Saturday, August 13, 2016

Phylloxera vastatrix, meaning “devastator of vines”

Literally, Phylloxera vastatrix means dry-leaf devastator. The binomial term is composed of three words of the following origins: the Greek noun phyllon for leaf; the Greek/Hebrew adjective xeros for dry; and the Latin noun vastatrix for waster, ravager or devastator [1-3].

Phylloxera vastatrix refers to an observation made in the late 19th century in vineyards in France and other parts of vine-growing Europe. Healthy green leaves of vine plants suddenly turned red in midsummer, followed by the plant's drying and dying. In the 1860s la nouvelle maladie de la vigne was studied in affected vineyards in southern France. The French botanist Jules Émile Planchon and two other agricultural examiners unearthed dead vines, but couldn't find anything. Next, they inspected the roots of still healthy looking vines growing in neighborhood to the dead ones. They found those roots infected by pale-yellow bugs resembling winged termites. Maximillian Potter describes the then shocking news—of what the Planchon team found when they scanned the roots with magnifying glasses—as follows [4]:
As the team filed in their report, beneath the [magnifying] glass they found “not one, not ten, but hundreds, thousands” of tiny yellowish louses on the wood sucking the sap. Over the course of three days, every affected vineyard they visitied, in St.-Rémy, at Graveson, at Châteauneuf-du-Pape, among others, they found these insects, pucerons, which Planchon named Phylloxera vastatrix, meaning  “devastator of vines.”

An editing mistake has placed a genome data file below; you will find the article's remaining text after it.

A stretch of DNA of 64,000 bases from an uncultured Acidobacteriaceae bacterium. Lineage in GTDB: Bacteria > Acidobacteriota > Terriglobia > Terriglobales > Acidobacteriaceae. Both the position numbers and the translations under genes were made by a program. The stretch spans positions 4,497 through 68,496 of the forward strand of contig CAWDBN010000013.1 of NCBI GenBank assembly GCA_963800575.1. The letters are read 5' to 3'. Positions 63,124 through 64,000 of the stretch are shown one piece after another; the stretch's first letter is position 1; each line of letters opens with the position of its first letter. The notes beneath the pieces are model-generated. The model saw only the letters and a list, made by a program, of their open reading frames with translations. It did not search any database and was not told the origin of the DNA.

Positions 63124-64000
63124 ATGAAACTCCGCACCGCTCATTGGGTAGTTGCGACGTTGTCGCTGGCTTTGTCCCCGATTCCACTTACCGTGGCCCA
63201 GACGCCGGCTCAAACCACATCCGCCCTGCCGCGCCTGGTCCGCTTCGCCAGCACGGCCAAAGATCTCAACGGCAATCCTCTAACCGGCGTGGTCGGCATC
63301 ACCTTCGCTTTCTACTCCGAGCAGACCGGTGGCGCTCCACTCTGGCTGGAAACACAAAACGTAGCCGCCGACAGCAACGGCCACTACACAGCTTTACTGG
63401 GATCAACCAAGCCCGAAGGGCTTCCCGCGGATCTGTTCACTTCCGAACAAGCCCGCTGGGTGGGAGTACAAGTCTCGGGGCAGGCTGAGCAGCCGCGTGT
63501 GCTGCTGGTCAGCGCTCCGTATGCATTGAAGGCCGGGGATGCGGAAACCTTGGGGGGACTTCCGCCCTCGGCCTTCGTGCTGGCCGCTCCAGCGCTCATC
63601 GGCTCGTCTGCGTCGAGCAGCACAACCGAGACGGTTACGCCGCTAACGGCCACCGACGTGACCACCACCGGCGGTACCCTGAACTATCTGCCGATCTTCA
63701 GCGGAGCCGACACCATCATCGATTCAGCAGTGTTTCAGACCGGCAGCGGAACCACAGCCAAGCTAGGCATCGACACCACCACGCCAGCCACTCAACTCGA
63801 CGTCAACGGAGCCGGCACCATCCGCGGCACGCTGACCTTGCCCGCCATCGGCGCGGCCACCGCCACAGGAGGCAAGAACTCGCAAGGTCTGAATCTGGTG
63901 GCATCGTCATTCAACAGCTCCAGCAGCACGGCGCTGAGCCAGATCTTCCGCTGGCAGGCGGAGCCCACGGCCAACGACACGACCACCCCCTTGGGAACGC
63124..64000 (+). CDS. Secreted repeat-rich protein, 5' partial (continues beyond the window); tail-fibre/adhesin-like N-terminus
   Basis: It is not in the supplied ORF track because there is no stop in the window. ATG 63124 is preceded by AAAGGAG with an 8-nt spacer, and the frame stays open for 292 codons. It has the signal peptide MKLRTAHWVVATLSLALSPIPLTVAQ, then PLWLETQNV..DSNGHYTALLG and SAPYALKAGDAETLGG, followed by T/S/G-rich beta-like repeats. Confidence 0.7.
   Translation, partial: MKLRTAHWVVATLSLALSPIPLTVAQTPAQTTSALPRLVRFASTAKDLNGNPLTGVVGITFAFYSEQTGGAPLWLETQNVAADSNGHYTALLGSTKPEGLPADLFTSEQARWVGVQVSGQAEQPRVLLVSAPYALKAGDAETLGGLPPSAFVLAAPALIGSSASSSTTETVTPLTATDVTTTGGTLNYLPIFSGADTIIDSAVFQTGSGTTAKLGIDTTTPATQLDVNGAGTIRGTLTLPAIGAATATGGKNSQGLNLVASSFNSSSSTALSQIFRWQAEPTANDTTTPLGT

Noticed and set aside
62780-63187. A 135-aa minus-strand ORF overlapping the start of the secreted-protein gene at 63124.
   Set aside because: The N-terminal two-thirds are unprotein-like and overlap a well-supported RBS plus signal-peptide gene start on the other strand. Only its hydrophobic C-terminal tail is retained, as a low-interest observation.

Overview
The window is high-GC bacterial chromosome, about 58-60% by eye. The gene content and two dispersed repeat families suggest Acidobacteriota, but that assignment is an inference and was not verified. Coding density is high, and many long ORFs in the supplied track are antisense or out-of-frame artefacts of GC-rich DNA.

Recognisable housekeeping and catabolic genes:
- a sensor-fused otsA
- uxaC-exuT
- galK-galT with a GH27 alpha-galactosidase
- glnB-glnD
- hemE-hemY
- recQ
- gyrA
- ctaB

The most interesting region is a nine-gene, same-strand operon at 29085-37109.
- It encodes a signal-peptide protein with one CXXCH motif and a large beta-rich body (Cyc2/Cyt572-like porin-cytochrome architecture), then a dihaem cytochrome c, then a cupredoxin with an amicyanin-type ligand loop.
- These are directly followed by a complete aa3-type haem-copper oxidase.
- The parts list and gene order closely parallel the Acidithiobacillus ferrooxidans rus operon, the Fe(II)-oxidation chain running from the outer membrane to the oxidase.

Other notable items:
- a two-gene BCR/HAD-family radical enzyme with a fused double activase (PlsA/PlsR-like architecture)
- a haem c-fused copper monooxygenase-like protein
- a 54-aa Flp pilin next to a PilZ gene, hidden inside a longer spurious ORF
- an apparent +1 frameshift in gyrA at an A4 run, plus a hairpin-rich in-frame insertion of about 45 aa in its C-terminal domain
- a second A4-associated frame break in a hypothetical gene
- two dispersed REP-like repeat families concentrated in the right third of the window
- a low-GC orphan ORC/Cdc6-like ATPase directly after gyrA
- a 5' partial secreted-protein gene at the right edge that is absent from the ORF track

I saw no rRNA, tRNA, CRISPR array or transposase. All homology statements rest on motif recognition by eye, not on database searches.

This grapevine pest is today commonly called phylloxera or grape phylloxera. Its current scientific name is Daktulosphaira vitifoliae. Since its emergence as Phylloxera vastatrix it has been of considerable scientific interest and importance to viticultural enterprises [5].

Keywords: viticulture, entomolgy, insects, phylloxera plague, grapevine.

References and moreto explore
[1] phyllon [].
[2] xeros []
[3] vastatrix [ ].
[4] Maximillian Potter: Shadows in the Vineyard. Twelve, New York, first trade edition, July 2015; page 107.
[5] Astrid Forneck and Lars Huber: (A)sexual reproduction - a review of life cycles of grape phylloxera, Daktulosphaira vitifolia. Entomologica Experimentalis et Applicata, 2009, 131 , pp. 1-10. DOI: 10.1111/j.1570-7458.2008.00811.x.

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